unique natural areas, the work to protect them and
our diverse communities. It has become a shining
example of what partnerships can do for our region.
The fruitful partnerships don’t end there. The Catskill
Park Advisory Committee has brought together
many government and nonprofit agencies to pursue
projects and funding that support the unique opportunities
within the Catskill Park. Many have joined
hands on the Catskill Center’s new Streamside Acquisition
Program, which aims to preserve vegetated
stream buffers that are critical for water quality, wildlife
habitat and recreation.
I am excited for the future of the Catskills. We know
that challenges abound, but so do the partnerships
to tackle them with a smart, respectful and united
approach. We are truly stronger together.
Angle Fly Unit is a recreation gem in Westchester County
By Tom Davidock, DEP Recreation Supervisor
The Angle Fly Recreation Unit, the namesake of the
last natural brook trout spawning stream in Westchester
County, demonstrates how partnerships can create
recreational opportunities for the public. In 2011, DEP
entered into an agreement with the Town of Somers
to connect 269 acres of water supply property with
654 acres at the adjacent Angle Fly Preserve.
Nestled between Muscoot and Amawalk Reservoirs
and less than an hour’s drive from the City, this area
provides a host of recreational activities. Through a
series of trail networks, visitors can explore more than
10 miles of combined hiking trails.
In addition, outdoor enthusiasts can hunt (bow and
shotgun only), fish, cross-country ski, snowshoe, or
simply enjoy nature and wildlife. The nearby reservoirs
allow fishing from shore and boat for those with a
DEP Access Permit.
The Angle Fly Recreation Unit is truly a gem of the
Hudson Valley. When visiting, please stay on the trails
to prevent erosion. Hikers do not need a permit but
This map of DEP property and the adjacent preserve shows a vast
network of trails that are great for recreation.
hunters and anglers should have a DEP Access Permit
as well as valid state licenses.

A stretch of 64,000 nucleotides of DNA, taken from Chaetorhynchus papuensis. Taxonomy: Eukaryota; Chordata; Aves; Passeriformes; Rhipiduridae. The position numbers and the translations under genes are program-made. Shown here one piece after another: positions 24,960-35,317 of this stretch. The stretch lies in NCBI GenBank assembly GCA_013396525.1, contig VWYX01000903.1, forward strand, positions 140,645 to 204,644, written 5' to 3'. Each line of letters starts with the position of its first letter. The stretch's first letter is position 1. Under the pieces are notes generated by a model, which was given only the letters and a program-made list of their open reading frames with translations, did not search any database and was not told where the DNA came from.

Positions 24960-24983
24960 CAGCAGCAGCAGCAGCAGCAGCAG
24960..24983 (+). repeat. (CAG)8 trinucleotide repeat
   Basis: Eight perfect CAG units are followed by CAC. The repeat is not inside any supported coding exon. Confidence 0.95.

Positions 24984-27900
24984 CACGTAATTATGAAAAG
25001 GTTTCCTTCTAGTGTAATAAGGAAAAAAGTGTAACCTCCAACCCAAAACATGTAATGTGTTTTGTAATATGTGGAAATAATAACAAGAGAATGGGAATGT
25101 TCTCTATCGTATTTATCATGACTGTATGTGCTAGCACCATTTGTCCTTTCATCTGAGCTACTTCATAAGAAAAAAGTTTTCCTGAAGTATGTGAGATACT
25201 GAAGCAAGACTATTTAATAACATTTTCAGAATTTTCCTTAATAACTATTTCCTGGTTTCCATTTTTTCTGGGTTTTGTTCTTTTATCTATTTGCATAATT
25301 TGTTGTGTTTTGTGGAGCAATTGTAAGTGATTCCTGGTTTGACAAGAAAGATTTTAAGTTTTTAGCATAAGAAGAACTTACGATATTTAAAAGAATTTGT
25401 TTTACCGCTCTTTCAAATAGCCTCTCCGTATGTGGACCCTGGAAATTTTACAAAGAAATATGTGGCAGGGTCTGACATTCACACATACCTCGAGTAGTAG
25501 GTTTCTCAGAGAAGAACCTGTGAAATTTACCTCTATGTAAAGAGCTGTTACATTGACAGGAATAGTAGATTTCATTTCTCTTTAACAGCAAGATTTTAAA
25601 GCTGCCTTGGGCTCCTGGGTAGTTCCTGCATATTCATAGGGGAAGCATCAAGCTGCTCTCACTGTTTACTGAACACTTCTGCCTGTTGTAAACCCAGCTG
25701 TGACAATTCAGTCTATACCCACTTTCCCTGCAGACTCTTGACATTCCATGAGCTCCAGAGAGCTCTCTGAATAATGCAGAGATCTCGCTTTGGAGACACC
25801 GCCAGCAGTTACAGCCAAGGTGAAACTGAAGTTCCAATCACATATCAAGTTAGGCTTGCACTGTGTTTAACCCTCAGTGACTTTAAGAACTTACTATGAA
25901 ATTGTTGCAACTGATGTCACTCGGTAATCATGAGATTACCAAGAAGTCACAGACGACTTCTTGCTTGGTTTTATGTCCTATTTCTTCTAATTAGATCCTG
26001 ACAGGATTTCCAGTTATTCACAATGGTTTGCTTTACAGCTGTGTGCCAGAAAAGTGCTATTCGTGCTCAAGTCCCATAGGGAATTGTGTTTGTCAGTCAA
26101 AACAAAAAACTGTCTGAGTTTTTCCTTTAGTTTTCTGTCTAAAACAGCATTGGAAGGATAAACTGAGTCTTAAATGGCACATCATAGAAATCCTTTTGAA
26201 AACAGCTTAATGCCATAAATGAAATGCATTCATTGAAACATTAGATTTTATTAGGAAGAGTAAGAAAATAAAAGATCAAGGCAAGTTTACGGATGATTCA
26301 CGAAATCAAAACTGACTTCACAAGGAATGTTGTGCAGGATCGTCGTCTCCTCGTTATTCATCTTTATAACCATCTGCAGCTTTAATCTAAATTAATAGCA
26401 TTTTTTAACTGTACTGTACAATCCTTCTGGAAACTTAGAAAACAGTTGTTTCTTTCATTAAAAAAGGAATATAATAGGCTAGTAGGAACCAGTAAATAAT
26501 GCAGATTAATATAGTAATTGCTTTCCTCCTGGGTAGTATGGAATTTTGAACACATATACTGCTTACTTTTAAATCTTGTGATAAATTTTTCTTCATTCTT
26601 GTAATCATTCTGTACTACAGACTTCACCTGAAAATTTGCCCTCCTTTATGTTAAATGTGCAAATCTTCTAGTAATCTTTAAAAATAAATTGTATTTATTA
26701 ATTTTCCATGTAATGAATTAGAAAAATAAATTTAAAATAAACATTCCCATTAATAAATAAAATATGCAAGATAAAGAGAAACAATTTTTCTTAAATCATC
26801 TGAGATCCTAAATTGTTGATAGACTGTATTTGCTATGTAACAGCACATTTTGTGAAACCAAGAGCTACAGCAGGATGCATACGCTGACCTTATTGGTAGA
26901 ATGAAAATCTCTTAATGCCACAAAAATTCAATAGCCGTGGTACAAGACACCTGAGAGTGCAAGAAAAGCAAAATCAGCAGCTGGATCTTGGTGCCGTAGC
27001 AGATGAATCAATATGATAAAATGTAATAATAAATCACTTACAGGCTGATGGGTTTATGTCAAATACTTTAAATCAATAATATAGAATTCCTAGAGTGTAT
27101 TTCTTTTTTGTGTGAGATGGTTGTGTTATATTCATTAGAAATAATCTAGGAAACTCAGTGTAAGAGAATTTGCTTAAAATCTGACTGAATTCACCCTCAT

As with all DEP properties, we promote a carry-in, carry-out
philosophy. Please take any trash with you and
if you notice any lying around, consider picking it up
and help us keep this area enjoyable for everyone.
Exploring the Catskills around Neversink Reservoir
By Tom Davidock, DEP Recreation Supervisor
More than 3,000 acres of forests, fields, streams
and bogs surrounding Neversink Reservoir are open
for hunting and fishing with a DEP Access Permit.
From the highlands rising more than 500 feet above
the reservoir in the East Neversink Unit to remote
stands of pine and hemlocks in the West Neversink
Unit, the two parcels provide numerous opportunities
for the hunter and angler.
issued hundreds of antlerless deer tags to allow a
hunter to harvest an additional antlerless deer as a
part of the DEP Deer management Program at the
The Neversink Recreation units are surely a destination
for the outdoor enthusiast. We encourage you to
come visit, tread lightly, and enjoy all this area has
The nearly 2,000-acre East unit can be found off a
gravel road extending from Shields Road, just outside
the town of Neversink. On the other side of the
reservoir, the West Neversink property offers 1,200
acres for trekking or backcountry hunting. This unit
can be found off of Aden Hill Road, a little more than
five miles from state Route 17. An easy hike down a
dirt road will bring you closer to the water and into
the woods for some prime hunting.
Deer, bear, turkey and even the occasional snowshoe
hare thrive in these woods. Small headwater
streams lace through these forests on their way to
feeding Neversink Reservoir, a premier fishing location
from either boat or shore. Since 2014, DEP has
This aerial image of Neversink Reservoir shows many of the big,
wooded areas that offer great recreation in the Catskills.
City and State collaborating on plans to fight hydrilla
By Meredith Taylor, DEP Invasive Species Biologist
DEP and the New York State Department of Environmental
Conservation (NYSDEC) continue to collaborate
on plans to combat the spread of an invasive
plant that can choke out native species and